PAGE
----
There is a lot about beer that the average American guy sitting on a bar stool doesn’t know. Unfortunately, the corporate brewing model that dominates the U.S. beer industry doesn’t do much to educate the public about beer’s many intricacies. For instance, have you ever heard of sour beer? And if so, do you know whether it is safe to drink or not?
A case can be made that sour beer is the oldest kind of beer around. It certainly predates modern pasteurization, by a lot. Sour beer is so named because of its sour and acidic flavor. However, the level of sourness in any given brew can be altered by changing a recipe’s ingredients.
Bacteria and Yeast
The secret to making sour beer is your choice of bacteria and yeast. Sour beer utilizes what are considered wild versions of both. Wild yeast is of particular interest because it adds a unique flavor to sour beer that is hard to replicate with engineered yeasts. And as long as a sour beer is not heat-pasteurized, the yeast lives on in the finished product where it offers its full flavor.
One of the more common wild yeasts utilized for making sour beer is Brettano myces (Brett). Brewers need to be especially careful because Brett can just as easily make a sour taste like the contents of a latrine. But in the hands of a skilled master, this yeast brings balance and earthiness so that you are not overwhelmed by sourness and acidity.
In terms of wild bacteria, two common choices are lacto bacillus and Pediococcus. Lactobacillus is the same bacteria that makes yogurt taste sour. The bacteria also converts sugars into lactic acid.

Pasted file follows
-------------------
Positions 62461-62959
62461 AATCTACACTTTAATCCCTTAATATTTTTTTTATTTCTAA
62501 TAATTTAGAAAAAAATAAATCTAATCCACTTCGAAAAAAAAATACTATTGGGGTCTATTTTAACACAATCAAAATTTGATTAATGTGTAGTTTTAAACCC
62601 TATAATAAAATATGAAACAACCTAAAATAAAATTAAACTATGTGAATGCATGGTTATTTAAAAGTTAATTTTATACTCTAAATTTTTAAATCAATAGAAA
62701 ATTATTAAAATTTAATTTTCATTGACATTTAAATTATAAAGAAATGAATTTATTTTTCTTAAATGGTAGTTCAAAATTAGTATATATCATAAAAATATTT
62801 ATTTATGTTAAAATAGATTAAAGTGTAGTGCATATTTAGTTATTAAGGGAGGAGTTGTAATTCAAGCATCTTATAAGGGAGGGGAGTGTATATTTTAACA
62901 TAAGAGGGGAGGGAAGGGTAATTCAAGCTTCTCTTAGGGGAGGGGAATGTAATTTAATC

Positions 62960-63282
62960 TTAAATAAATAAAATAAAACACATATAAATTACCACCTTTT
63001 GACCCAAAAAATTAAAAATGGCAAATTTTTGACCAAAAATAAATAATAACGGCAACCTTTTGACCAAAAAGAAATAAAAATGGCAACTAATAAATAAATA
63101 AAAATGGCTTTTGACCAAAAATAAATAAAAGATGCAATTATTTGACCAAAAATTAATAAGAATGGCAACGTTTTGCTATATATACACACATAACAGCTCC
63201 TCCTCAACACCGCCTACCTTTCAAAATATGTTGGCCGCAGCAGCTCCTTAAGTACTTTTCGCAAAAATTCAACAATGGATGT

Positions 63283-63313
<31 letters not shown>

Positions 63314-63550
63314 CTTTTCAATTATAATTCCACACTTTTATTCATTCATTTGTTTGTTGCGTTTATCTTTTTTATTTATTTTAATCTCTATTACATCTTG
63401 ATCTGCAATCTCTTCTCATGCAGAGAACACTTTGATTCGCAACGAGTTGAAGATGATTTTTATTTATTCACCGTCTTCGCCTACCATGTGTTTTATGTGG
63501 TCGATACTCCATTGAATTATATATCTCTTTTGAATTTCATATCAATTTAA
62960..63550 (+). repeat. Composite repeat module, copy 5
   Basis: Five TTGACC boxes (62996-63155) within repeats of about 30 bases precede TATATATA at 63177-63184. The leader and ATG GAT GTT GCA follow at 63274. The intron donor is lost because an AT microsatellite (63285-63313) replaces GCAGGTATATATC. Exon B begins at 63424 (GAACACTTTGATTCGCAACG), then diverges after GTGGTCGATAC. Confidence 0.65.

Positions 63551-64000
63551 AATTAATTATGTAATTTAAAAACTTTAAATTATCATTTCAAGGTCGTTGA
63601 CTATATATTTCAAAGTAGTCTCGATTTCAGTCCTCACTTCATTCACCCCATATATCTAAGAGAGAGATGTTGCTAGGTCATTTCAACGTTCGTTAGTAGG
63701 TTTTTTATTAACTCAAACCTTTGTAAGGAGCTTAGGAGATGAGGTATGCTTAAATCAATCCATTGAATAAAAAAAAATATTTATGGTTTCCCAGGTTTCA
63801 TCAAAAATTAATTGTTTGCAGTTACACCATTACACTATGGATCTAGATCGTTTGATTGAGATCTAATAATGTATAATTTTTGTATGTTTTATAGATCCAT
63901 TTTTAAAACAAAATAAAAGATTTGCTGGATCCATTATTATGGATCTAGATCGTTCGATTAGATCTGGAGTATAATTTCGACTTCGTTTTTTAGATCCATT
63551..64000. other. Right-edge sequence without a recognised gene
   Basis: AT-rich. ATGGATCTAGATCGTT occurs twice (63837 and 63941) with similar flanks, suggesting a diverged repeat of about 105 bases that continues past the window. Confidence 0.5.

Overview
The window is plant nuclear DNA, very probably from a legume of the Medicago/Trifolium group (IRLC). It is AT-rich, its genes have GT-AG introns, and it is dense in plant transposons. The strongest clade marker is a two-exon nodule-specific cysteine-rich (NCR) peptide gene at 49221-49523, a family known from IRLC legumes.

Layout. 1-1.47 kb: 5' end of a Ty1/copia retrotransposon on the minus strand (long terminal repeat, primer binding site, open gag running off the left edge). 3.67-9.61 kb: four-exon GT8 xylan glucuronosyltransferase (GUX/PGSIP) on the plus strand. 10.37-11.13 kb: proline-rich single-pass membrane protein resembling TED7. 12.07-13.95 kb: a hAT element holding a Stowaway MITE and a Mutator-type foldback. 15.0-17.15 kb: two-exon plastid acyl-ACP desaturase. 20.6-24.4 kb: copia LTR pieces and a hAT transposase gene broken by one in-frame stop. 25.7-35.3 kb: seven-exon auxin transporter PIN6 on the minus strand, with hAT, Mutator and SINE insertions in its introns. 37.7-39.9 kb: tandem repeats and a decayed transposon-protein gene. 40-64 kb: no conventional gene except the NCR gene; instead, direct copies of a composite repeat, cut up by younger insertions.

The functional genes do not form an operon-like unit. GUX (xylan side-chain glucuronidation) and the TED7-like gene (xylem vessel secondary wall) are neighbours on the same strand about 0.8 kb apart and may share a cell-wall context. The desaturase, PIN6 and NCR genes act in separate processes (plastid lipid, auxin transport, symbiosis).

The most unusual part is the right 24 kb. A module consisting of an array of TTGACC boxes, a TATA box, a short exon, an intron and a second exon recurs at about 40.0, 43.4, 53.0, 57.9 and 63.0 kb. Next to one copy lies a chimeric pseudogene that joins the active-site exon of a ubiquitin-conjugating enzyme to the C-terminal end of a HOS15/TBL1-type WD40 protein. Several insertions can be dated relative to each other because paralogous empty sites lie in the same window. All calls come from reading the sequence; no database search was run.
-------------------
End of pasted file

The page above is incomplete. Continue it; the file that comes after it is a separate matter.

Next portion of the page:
Brewing a Sour
From a technical standpoint, there is not anything special required to brew a sour. You follow a similar process for making a mash, turning that mash into wort, fermenting the whole thing, finishing, and filtering. Processes are slightly adjusted here or there to accomplish the perfect flavor. Where there may be a substantial difference is in finishing.
Typical American beers are finished in a brite tank. According to Houston-based Cedar Stone Industry, brite tank brewing is pretty typical for both big time breweries and small craft operations. Sour beer can also be finished in a brite tank. But in places like Belgium, that would be the exception to the rule.
Most Belgian sours are finished in oak barrels. The beer is actually aged just like a good whiskey or a wine. Aging in oak barrels allows the beer to take on that extra charred oak flavor that enhances sour notes and takes the edge off any funkiness Brett leaves behind.
Completely Safe to Drink
As to the last part of the question, sour beers are completely safe to drink. Even those that are left unpasteurized do not pose any harm. Remember that alcohol will kill anything in a beer that might be bad for your health, and that includes bad bacteria. Wild yeast isn’t going to harm you.
If you have never had a sour beer before, you might want to start slowly. Ask the bartender for something on the mild side. If you go full-on sour right from the start, you might decide you don’t like sour beer without giving it an honest effort. Start at the bottom end of sourness and acidity and work your way up from there.
Sour beer is one of the oldest types of beer around. Some beer lovers will not drink anything else. One thing is for sure though and that is a good sour doesn’t taste anything like a traditional American beer.